After surgery, Caylen was vented for two weeks. She was on over 20 meds, too. Her heart kept wanting to beat slowly, so they tried speeding it up. Then she started having SVT (super ventricular tachycardia sp?) where her heart rate was over 270 bpm. They tried several drugs to stop them, finally going to amioderone, a very toxic drug. Finally, after much discussion and arguing, another heart surgery was performed to implant a pacemaker on Jan. 2, 2008. Nearly two weeks later, after nearly six weeks in the hospital, she was finally released to go home to NC. Caylen had problems with arrhythmia when we got home, especially after the amioderone wore off. Her meds were adjusted several times, until the episodes settled down. She was deemed stable enough for us to move to Mississippi to be near my family.

Unfortunately, Caylen’s arrhythmia became problematic again in Nov. of 2008. She required a cardioversion to stop it. Then, again the following April, she had to have another one. At that point, it was decided she needs a laser catheter ablation. The problem is that her heart is too small for it to be efficient at that point, and that Caylen doesn’t have an artery that goes directly to her heart, which makes the procedure very risky. She was put back on amioderone, in additon to lasix and flecainide to control the arrhythmia. Our hope is that she will be able to stay on it until she is four or five, when the efficiency rates for the ablation will go much higher.

To look at Caylen, you would never know something is wrong with her, unless you see the railroad tracks of scars on her torso. She is full of energy and life, hardly ever stopping or slowing down unless her heart is off rhythm. She is a testament to God’s will, love and grace and His never ending supply of miracles. We have no idea how long Caylen will live or if she will have to have more heart surgeries in the future. She is a very rare case. At this point, she is considered to be doing quite well. The changes to her heart are growing with the heart at this time. As to whether they will continue to grow well as her heart changes will determine her outcome.

Caylen’s CHD has led me on a journey that I never thought I would take. No one mentioned CHD to us when I was pregnant. I was a high risk pregnancy to begin with: I was forty years old, overweight, diabetic and on several medications. We were told my chances of getting pregnant anyway were less than 3%. I was on birth control. Obviously, God had other plans. Some good has come out of this – my daughter is alive, the doctors are learning more about her defect, and I have been led to start a Mended Little Hearts chapter here in Mississippi, where there are no support groups for CHD families. God has given us so much, I wanted to give something back. In doing this, we are helping families and raising awareness of CHD.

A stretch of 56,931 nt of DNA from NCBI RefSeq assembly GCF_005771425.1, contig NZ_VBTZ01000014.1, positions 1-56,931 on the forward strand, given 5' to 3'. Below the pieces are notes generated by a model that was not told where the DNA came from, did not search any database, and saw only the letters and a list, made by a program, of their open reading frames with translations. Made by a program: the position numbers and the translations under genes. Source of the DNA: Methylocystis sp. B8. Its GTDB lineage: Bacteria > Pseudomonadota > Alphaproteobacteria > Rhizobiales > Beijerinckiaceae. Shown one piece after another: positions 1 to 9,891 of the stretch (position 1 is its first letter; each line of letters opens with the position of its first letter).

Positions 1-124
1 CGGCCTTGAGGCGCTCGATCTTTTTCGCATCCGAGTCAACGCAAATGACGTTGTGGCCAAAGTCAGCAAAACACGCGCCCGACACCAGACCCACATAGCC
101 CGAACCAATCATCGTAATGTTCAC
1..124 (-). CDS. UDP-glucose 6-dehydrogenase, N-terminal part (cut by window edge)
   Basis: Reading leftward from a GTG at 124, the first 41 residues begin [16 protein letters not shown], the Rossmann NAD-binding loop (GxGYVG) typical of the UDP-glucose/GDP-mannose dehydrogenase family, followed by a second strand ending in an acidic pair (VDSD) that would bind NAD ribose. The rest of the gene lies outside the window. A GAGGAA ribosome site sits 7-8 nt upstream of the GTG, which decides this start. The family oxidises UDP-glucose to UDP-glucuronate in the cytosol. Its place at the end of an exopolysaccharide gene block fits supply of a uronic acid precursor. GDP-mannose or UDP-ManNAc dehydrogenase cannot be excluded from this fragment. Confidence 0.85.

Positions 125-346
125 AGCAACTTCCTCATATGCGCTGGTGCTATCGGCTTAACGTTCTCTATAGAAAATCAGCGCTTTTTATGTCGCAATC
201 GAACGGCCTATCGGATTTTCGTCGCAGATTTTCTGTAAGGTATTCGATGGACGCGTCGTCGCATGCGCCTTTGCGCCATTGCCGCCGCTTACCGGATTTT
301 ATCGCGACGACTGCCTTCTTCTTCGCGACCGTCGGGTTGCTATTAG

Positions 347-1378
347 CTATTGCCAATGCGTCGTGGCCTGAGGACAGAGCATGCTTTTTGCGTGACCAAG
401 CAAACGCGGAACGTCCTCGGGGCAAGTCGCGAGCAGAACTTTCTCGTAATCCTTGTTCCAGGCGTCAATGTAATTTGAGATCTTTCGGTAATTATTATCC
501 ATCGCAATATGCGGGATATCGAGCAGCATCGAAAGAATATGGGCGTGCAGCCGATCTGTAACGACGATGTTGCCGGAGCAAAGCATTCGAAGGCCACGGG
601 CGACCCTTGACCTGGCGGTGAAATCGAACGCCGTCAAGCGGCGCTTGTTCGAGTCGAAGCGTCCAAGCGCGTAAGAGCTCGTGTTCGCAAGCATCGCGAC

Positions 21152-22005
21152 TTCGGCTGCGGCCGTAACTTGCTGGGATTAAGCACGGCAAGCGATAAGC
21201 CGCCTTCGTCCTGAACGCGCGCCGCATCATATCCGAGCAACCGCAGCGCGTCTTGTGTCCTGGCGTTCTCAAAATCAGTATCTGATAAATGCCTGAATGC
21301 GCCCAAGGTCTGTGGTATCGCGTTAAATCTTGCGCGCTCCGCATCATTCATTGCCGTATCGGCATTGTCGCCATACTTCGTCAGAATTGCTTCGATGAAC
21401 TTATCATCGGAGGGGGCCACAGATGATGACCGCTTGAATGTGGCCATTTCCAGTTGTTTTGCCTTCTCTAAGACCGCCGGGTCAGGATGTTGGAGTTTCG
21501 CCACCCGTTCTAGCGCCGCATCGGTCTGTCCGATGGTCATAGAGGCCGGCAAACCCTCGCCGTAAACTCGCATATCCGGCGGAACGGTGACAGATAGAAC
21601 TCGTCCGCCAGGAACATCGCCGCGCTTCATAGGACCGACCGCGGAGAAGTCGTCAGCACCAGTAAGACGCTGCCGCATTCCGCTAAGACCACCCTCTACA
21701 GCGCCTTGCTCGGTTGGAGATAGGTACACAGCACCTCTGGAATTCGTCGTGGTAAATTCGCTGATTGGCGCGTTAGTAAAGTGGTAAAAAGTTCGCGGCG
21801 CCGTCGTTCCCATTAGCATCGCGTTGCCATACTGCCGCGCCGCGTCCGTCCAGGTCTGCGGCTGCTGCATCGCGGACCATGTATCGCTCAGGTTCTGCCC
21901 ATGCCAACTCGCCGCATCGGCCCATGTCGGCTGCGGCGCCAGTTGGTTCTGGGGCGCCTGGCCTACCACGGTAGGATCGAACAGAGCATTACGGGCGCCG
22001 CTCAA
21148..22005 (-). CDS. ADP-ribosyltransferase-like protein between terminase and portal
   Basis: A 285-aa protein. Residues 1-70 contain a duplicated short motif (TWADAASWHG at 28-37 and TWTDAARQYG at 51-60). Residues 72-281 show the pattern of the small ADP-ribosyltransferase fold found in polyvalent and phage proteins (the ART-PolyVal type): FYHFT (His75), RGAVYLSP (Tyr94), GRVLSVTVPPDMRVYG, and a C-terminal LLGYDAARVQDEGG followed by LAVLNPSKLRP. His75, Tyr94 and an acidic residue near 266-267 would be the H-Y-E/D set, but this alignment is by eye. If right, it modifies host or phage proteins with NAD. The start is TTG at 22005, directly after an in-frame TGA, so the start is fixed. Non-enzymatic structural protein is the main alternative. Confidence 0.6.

We are so blessed with Caylen. She’s gone through so much, but there are CHD children out there who are going through so much more, whose prognosis’ are much worse than hers. We remind ourselves of that everyday. We also tell everyone we come in contact with about Caylen and CHD. Not because we want Caylen to be a victim, which she is NOT, but to show people what God can do and to put a face on CHD to those who haven’t seen it before. It’s become our life mission, for my husband and myself, to spread awareness of CHD and to advocate for more research and money for pediatric CHD. If our daughter can fight so hard to live, we can fight just as hard for her and for children like her.

Wrote by Erin and David Ayscue
Clinton, Mississippi
February 2010

To view Mended Little Hearts of Mississippi, click here
or join their Facebook group, click here
Mended Little Hearts provides hope and support to children, families and caregivers impacted by congenital heart defects in order to extend and improve quality of life.

Erin Ayscue has kindly given CHD-UK permission to use the photographs on this page.